Complete Hydatidiform Mole
Medically reviewed by Drugs.com. Last updated on Oct 31, 2022.
What is a complete hydatidiform mole?
A complete hydatidiform mole happens when cells turn into abnormal tissue in the uterus. The cells normally form the placenta. The tissue is a cluster of fluid-filled cysts that look like grapes. The cluster continues to grow and fill the uterus. The abnormal tissue is not cancer, but may become cancer. A complete hydatidiform mole is also called a complete molar pregnancy.
What increases my risk for a complete molar pregnancy?
The cause of a molar pregnancy is unknown, however, the following increase your risk:
- Pregnancy before the age of 15 and after the age of 40
- Eating very little meat and not getting enough vitamin A in your diet
- Smoking cigarettes
- Previous molar pregnancies
What are the symptoms of a complete molar pregnancy?
A complete molar pregnancy may seem like a normal pregnancy in the beginning. As the complete molar pregnancy continues, you may have the following:
- Vaginal bleeding late in the first trimester
- Nausea and vomiting that are worse than expected
- Grape-like cysts that pass from your vagina
- Vision changes
- Heartbeat that is faster than normal
How is a complete molar pregnancy diagnosed?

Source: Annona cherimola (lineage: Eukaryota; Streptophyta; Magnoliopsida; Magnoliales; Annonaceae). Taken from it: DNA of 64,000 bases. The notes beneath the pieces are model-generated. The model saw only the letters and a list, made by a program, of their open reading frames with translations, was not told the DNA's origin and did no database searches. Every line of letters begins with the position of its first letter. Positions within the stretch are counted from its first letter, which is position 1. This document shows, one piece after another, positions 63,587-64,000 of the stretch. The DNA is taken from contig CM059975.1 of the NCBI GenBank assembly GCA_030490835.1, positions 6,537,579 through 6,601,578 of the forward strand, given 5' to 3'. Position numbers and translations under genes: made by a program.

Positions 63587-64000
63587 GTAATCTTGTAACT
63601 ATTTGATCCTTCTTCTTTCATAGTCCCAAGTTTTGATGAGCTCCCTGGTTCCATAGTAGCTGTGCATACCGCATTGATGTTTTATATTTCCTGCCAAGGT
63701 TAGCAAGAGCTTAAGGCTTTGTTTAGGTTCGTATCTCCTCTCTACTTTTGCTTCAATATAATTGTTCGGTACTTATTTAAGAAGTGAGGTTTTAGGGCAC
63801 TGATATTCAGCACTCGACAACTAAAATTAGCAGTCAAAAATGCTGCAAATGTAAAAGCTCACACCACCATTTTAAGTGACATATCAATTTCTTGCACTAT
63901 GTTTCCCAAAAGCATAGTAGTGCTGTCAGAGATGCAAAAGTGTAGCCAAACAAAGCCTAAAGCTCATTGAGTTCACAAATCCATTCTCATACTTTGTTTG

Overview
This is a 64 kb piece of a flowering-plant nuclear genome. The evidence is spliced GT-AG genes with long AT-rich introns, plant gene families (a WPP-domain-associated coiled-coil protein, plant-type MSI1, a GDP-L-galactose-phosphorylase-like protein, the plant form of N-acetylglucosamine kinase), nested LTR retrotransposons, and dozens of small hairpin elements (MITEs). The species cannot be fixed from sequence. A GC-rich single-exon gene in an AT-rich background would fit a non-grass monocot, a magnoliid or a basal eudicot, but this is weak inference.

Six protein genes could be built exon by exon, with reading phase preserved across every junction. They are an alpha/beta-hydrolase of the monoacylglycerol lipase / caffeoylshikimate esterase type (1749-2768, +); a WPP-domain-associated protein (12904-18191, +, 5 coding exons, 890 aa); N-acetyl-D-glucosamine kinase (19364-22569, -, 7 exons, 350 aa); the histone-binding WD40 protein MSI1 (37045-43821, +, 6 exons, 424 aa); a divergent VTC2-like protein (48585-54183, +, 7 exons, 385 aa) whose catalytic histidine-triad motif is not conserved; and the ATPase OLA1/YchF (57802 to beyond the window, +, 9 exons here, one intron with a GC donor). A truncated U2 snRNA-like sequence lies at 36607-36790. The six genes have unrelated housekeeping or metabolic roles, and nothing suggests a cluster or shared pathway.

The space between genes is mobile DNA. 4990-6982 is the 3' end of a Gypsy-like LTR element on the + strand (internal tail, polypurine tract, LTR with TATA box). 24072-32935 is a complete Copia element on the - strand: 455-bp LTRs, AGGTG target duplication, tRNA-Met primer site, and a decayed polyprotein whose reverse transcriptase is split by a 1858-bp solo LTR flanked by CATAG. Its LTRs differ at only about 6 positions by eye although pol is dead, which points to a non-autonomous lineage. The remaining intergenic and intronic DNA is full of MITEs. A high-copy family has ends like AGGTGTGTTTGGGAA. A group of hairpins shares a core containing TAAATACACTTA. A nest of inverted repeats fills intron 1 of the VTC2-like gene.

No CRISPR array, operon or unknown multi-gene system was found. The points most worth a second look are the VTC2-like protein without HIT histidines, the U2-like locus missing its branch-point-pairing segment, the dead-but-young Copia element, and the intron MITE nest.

Your healthcare provider will measure the size of your uterus. A complete molar pregnancy usually makes the uterus larger than expected. You will need a blood test to check the level of pregnancy hormone (hCG) in your body. You will also have an ultrasound. The ultrasound may show a uterus filled with clusters of cysts. With a complete molar pregnancy, there is no fetus. The ultrasound may also show cysts on your ovaries.
How is a molar pregnancy treated?
Ask your healthcare provider for more information about the following:
- Dilation and curettage (D&C) is done to remove the abnormal tissue from your uterus.
- A hysterectomy to remove your uterus may be done if you are not planning to become pregnant in the future.
What are the risks of a complete molar pregnancy?
A molar pregnancy puts you at risk for anemia, hyperthyroidism, and gestational hypertension. The abnormal tissue may grow through the lining of your uterus and into muscle. This may cause bleeding into your abdomen or pelvis. Even after the tissue is removed, some abnormal cells can spread to other areas of your body. The tissue can become cancerous and you may need chemotherapy. A complete molar pregnancy can be life-threatening.
When should I contact my healthcare provider?
- You cannot stop vomiting.
- You have changes in your vision.
- Your heart is beating faster than usual.
- You have questions or concerns about your condition or care.
When should I seek immediate care or call 911?
- You have vaginal bleeding.
- You pass grape-like cysts from your vagina.
- You have a seizure.
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